After reading through this thread, I had the exact same reaction to this.

@pauldaoust you mentioned a couple of times it may be necessary to rely on law rather than technology to ensure an agent’s private data is kept safe from their hosts. I can’t see how someone who has an app that deals in sensitive data would be comfortable building on Holochain if it’s not possible to ensure the security of their user’s data. As this is a distributed network, most end users won’t know their hosts, so expecting them to trust them surely isn’t an option.

@pauldaoust some clarity on this point would be great as it seems fundamental to the viability of Holo. Thank you :slight_smile:

This is very interesting (and helpful info/ reply; thank you). It brought to mind the idea of “Zero-knowledge” or “zk” proofs, as they call em - a concept which I find fascinating… sort of “message within a message;” with which I think the possibilities are great, especially within the realm of passwords/ keys…

Any chance something like this might be implemented into Holo/ holochain?

1 Like

Paul seems to not know exactly what the answer is here. But via the quote below it appears the team was on the path of allowing everything to be encrypted/decrypted via the browser and seperate from hosts. This is very likely the path the team went down. Further clarification would obviously be nice from the team that’s actually working on this:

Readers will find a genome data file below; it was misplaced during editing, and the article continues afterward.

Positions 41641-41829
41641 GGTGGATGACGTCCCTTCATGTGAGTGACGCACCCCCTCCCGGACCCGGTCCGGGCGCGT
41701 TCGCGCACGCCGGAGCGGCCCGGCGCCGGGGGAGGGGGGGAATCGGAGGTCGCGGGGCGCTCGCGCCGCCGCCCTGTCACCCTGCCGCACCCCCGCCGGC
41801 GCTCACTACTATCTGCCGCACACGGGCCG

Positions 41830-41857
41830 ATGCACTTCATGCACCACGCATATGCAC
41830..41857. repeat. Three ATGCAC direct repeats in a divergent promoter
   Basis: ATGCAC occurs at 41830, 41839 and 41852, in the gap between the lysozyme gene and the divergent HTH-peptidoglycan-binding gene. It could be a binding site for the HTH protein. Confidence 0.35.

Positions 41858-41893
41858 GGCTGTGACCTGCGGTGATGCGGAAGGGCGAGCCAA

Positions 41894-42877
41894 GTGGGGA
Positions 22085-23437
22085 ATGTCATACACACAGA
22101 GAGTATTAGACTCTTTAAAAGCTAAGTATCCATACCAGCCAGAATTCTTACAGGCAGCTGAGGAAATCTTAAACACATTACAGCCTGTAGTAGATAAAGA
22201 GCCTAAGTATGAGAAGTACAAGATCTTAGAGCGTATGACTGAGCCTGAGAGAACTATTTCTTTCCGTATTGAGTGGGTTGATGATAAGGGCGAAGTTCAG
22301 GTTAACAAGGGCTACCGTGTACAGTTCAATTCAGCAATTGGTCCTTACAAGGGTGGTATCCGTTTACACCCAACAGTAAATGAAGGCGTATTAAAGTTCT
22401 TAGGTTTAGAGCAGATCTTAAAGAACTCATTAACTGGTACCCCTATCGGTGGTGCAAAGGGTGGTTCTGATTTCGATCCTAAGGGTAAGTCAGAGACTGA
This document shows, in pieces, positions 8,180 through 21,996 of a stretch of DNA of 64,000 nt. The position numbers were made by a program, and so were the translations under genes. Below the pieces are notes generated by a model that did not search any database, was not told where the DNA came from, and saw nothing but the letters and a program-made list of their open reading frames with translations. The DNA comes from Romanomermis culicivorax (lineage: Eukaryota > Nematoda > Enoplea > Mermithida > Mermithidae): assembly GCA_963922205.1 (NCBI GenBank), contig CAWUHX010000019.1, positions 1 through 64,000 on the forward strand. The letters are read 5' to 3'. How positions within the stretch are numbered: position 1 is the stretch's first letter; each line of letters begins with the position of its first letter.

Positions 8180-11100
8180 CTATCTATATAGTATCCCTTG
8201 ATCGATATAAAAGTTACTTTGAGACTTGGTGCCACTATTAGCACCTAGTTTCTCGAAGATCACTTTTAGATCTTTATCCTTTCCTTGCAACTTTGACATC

"I can see something that might work: encrypt private entries with the agent’s private key, so that when they’re stored on the host they’re inaccessible. Then the receive callback is executed on the browser , not the host, and all calls that retrieve the user’s private entries just return the entries encrypted, and the browser decrypts them and encrypts the receive callback’s return value with the requestor’s public key. This way the host would never be able to access the private entries or data based on them. But all this is pure imagination on my part and not on any roadmap (AFAIK).